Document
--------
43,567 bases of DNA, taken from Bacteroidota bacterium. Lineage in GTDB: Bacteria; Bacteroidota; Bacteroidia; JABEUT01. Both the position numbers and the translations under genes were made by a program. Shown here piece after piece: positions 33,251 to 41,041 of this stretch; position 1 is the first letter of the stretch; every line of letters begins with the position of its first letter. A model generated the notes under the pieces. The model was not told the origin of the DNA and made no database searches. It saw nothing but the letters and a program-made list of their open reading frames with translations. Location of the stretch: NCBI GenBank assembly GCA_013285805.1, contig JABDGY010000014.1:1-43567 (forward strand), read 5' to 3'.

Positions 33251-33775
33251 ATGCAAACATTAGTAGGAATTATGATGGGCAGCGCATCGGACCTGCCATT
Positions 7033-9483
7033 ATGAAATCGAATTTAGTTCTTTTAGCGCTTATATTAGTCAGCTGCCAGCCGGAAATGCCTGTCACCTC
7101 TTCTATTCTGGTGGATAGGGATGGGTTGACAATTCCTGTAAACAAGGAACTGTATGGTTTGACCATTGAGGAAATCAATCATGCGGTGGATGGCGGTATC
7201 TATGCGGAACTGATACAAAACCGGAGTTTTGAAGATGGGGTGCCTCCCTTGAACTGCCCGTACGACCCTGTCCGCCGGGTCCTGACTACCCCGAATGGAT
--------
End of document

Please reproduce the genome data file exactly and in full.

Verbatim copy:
43,567 bases of DNA, taken from Bacteroidota bacterium. Lineage in GTDB: Bacteria; Bacteroidota; Bacteroidia; JABEUT01. Both the position numbers and the translations under genes were made by a program. Shown here piece after piece: positions 33,251 to 41,041 of this stretch; position 1 is the first letter of the stretch; every line of letters begins with the position of its first letter. A model generated the notes under the pieces. The model was not told the origin of the DNA and made no database searches. It saw nothing but the letters and a program-made list of their open reading frames with translations. Location of the stretch: NCBI GenBank assembly GCA_013285805.1, contig JABDGY010000014.1:1-43567 (forward strand), read 5' to 3'.

Positions 33251-33775
33251 ATGCAAACATTAGTAGGAATTATGATGGGCAGCGCATCGGACCTGCCATT
Positions 7033-9483
7033 ATGAAATCGAATTTAGTTCTTTTAGCGCTTATATTAGTCAGCTGCCAGCCGGAAATGCCTGTCACCTC
7101 TTCTATTCTGGTGGATAGGGATGGGTTGACAATTCCTGTAAACAAGGAACTGTATGGTTTGACCATTGAGGAAATCAATCATGCGGTGGATGGCGGTATC
7201 TATGCGGAACTGATACAAAACCGGAGTTTTGAAGATGGGGTGCCTCCCTTGAACTGCCCGTACGACCCTGTCCGCCGGGTCCTGACTACCCCGAATGGAT